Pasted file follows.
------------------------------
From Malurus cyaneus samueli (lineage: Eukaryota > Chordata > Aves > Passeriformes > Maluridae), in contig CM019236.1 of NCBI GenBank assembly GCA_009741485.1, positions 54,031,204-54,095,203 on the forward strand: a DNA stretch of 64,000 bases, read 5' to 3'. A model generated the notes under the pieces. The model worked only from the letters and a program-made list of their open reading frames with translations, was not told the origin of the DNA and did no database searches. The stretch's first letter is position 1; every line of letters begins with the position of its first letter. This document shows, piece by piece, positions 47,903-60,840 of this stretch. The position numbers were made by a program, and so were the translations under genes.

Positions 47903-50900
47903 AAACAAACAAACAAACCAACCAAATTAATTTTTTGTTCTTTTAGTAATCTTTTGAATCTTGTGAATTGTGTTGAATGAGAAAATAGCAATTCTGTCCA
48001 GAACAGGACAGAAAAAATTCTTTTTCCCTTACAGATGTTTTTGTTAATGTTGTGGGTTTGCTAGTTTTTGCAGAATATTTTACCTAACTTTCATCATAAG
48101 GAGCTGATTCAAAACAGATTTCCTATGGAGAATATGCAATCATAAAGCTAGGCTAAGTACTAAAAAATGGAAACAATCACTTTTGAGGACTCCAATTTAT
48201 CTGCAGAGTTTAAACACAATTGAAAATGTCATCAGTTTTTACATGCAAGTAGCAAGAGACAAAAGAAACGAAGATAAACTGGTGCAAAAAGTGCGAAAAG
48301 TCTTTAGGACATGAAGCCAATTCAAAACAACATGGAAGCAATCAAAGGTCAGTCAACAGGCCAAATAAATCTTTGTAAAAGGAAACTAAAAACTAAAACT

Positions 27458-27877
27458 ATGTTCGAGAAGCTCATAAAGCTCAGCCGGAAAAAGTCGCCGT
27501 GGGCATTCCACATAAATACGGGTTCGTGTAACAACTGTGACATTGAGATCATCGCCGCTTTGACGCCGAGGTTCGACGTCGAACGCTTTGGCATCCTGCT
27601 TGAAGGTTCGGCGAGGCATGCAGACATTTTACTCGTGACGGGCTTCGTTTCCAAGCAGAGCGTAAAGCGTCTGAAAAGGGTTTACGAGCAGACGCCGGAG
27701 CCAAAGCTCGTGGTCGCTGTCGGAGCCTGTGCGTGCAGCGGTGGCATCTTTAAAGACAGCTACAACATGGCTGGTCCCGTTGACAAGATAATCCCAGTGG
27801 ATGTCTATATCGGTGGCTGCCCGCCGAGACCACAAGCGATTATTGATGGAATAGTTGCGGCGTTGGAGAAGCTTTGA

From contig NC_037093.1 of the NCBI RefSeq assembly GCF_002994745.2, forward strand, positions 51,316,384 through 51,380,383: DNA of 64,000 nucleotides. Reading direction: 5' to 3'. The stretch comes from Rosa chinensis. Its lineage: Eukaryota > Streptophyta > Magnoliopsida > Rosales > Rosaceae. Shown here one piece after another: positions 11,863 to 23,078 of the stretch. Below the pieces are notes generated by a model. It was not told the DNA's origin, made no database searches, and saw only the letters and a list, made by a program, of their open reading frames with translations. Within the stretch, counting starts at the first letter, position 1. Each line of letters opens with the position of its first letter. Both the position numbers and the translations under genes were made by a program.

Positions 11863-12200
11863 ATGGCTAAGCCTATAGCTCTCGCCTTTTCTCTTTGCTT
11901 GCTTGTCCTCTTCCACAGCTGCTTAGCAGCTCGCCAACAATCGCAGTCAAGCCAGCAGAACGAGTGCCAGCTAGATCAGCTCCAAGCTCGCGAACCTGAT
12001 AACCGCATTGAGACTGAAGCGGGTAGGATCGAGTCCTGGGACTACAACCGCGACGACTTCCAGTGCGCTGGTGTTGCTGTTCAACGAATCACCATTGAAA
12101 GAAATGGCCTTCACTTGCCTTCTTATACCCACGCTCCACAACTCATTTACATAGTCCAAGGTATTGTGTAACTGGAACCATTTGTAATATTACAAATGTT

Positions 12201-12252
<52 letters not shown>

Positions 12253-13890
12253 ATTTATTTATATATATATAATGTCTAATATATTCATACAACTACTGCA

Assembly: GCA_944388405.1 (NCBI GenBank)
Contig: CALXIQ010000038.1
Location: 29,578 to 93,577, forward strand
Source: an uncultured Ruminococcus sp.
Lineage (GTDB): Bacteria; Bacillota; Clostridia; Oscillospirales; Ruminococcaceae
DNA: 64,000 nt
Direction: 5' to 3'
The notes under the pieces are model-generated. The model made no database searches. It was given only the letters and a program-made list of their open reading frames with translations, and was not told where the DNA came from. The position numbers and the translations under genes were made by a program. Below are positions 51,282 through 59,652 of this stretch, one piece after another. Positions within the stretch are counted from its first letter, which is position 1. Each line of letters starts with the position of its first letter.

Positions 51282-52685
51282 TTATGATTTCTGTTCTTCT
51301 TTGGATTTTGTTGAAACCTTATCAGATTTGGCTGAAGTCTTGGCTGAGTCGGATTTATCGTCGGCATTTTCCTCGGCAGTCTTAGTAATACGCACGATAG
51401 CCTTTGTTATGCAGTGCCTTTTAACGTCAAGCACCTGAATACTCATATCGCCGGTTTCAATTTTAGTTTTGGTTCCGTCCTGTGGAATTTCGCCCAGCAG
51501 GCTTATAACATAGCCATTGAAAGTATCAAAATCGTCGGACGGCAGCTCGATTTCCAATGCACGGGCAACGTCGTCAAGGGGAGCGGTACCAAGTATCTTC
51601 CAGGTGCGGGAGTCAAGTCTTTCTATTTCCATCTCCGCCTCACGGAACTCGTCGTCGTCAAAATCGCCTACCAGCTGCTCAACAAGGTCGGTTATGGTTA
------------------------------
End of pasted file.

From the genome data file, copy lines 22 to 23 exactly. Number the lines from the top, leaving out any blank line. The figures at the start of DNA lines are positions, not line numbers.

Positions 12253-13890
12253 ATTTATTTATATATATATAATGTCTAATATATTCATACAACTACTGCA